Type 1 Diabetes : Any help for an obese... - Weight Loss Support

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Type 1 Diabetes

myatt60 profile image
myatt602021 June

Any help for an obese type 1 diabetic trying to lose weight - a Newbie.

12 Replies
lucigret profile image
lucigretAdministrator

Good evening myatt60,

I would suggest that you have a read of the two links that I have given you here :)

healthunlocked.com/weight-l...

dietdoctor.com/diabetes/type-1

All of there information that you need to navigate the forum is here in Pinned Posts

healthunlocked.com/weight-l...

Please take the time to read the Welcome Newbie post, there is a lot of information there to help you.

You will see that we have events, clubs and challenges for you to take part in and recommend that you at least join a Weigh In day of your choice and the Daily Diary.

If you have not taken it already, here is the link to the tour of the forum.

healthunlocked.com/?tour=true

Participation is key to success, we all benefit from encouragement and support. By joining in you will build friendships with like minded people and find plenty of inspiration along the way :)

Wishing you all the best on your weight loss journey :)

myatt60 profile image
myatt602021 June in reply to lucigret

Very helpful- thank you

Hi myatt60,

Welcome to the group.

I'm a person who has Type 1 Diabetes and I personally count carbs. and eat a low carb. high protein and gluten free diet along with using two types of insulin and a Continuous Glucose Monitoring system (CGM) so that I can control the blood sugars from going too high or too low during the day and while I sleep at night. This helps me keep the bloods even through out the day.

Here's a free leaflet dealing with Diabetes and eating a healthy diet from the DRWF group's website and page: drwf.org.uk/understanding-d...

DRWF on HU: healthunlocked.com/drwfdiab...

I hope this helps. :-)

myatt60 profile image
myatt602021 June in reply to Activity2004

Thank you so much

Activity2004 profile image
Activity2004Visitor in reply to myatt60

You're welcome! If you have any questions, please feel free to go ahead and ask anytime. :-)

myatt60 profile image
myatt602021 June in reply to Activity2004

i’ve been a diabetic for 50 years. Do you have diabetes?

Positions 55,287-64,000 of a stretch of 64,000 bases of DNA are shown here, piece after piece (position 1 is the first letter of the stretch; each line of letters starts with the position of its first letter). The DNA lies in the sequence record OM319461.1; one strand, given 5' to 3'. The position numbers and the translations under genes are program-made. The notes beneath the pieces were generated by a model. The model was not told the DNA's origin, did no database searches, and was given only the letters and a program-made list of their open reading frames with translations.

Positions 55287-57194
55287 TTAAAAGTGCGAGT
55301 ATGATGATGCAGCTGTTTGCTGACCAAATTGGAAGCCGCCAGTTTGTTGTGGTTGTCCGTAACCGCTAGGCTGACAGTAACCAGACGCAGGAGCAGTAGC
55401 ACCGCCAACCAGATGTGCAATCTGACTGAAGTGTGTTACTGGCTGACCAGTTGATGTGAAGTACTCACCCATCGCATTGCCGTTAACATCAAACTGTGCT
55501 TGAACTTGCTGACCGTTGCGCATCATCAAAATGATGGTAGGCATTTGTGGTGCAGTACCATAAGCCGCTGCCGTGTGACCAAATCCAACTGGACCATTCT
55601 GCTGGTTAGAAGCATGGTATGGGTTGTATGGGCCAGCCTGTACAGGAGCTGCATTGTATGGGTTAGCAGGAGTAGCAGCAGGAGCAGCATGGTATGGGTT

myatt60 profile image
myatt602021 June in reply to Activity2004

i’ve been a diabetic since i was 9 - fifty years ago. Do you have diabetes?

Activity2004 profile image
Activity2004Visitor in reply to myatt60

I have type 1 Diabetes.

TheAwfulToad profile image
TheAwfulToadMaintainer

First thing to be aware of is that you're going to need to do this in consultation with your doctor, because the key to losing weight is reducing your insulin dose to a sensible minimum.

Everyone with T1D needs to take a certain amount of insulin, for two reasons:

· Insulin has many roles in the body - activating glucose transport is only one of them.

· All people with T1D - those of them who survive beyond birth - are still producing glucagon, which, if not balanced by insulin, would cause a catastrophic cascade of excess energy production from internal storage, ultimately resulting in hyperglycemia, diabetic ketoacidosis, and death.

The problem is that, if you are taking large doses of insulin, and matching that with large amounts of carbohydrate in your diet, becoming obese is inevitable.

Your aim should be to reduce your intake of carbohydrates to a very low level, and reduce your insulin dose in lockstep. The faster you achieve this the better, which is why you need a doctor's support to get it right. It's not as simple as it sounds; you have to match the insulin kinetics with the rate at which you metabolise carbohydrates, not just the amounts. Do not attempt to do it by yourself.

You replace the missing carbs with fat (not protein - humans can't metabolise protein efficiently for energy). The amount of fat required is really quite modest - something in the ballpark of 120-150g a day, which is about 50% higher than the average person is consuming. That basically just boils down to avoiding low-fat products and using things like butter, cheese, eggs, (fatty) meat, Greek yoghurt, olive oil and similar in your meals.

Ultimately the bulk of your meals should be (non-starchy) vegetables. Vegetables cooked using fat (as opposed to boiled) are usually a lot nicer to eat! Think Sunday Roast for an example. Your meals won't look particularly odd - they just won't have any obvious starches in them. On the advice of your doctor, you may need to introduce additional carbohydrates at a certain time after insulin injections (which won't necessarily coincide with mealtimes).

If your doctor tells you this won't work, or if he doesn't have the experience to do what's required, find another doctor. There are plenty of specialists these days who can help you make the transition.

myatt60 profile image
myatt602021 June in reply to TheAwfulToad

good advice - thank you

Eryl profile image
ErylVisitor

The cause of your obesity is the insulin your taking to control your blood sugar as that's what triggers fat storage, so controlling your blood sugar by diet is key by avoiding the foods that cause blood sugar spikes.

myatt60 profile image
myatt602021 June in reply to Eryl

My HBA1C is 6 - my professor tells me i am one of the most well controlled diabetics he knows. I love my food too much.Thanks for the advice but it was not a silver bullet.

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